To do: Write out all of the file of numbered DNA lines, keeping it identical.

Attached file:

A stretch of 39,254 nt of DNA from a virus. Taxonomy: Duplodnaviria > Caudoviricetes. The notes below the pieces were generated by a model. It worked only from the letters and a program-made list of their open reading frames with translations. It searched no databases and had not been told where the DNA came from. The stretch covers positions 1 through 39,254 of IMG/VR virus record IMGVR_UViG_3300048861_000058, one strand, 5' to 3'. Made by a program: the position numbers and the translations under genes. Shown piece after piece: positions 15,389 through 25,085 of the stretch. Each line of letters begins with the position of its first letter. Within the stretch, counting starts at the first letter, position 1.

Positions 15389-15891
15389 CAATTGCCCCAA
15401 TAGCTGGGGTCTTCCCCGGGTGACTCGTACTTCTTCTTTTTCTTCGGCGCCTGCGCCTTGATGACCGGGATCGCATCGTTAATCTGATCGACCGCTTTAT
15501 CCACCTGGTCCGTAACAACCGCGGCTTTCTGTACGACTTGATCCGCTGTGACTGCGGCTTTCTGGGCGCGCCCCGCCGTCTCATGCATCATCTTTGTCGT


A stretch of 39,254 nt of DNA from a virus. Taxonomy: Duplodnaviria > Caudoviricetes. The notes below the pieces were generated by a model. It worked only from the letters and a program-made list of their open reading frames with translations. It searched no databases and had not been told where the DNA came from. The stretch covers positions 1 through 39,254 of IMG/VR virus record IMGVR_UViG_3300048861_000058, one strand, 5' to 3'. Made by a program: the position numbers and the translations under genes. Shown piece after piece: positions 15,389 through 25,085 of the stretch. Each line of letters begins with the position of its first letter. Within the stretch, counting starts at the first letter, position 1.

Positions 15389-15891
15389 CAATTGCCCCAA
15401 TAGCTGGGGTCTTCCCCGGGTGACTCGTACTTCTTCTTTTTCTTCGGCGCCTGCGCCTTGATGACCGGGATCGCATCGTTAATCTGATCGACCGCTTTAT
15501 CCACCTGGTCCGTAACAACCGCGGCTTTCTGTACGACTTGATCCGCTGTGACTGCGGCTTTCTGGGCGCGCCCCGCCGTCTCATGCATCATCTTTGTCGT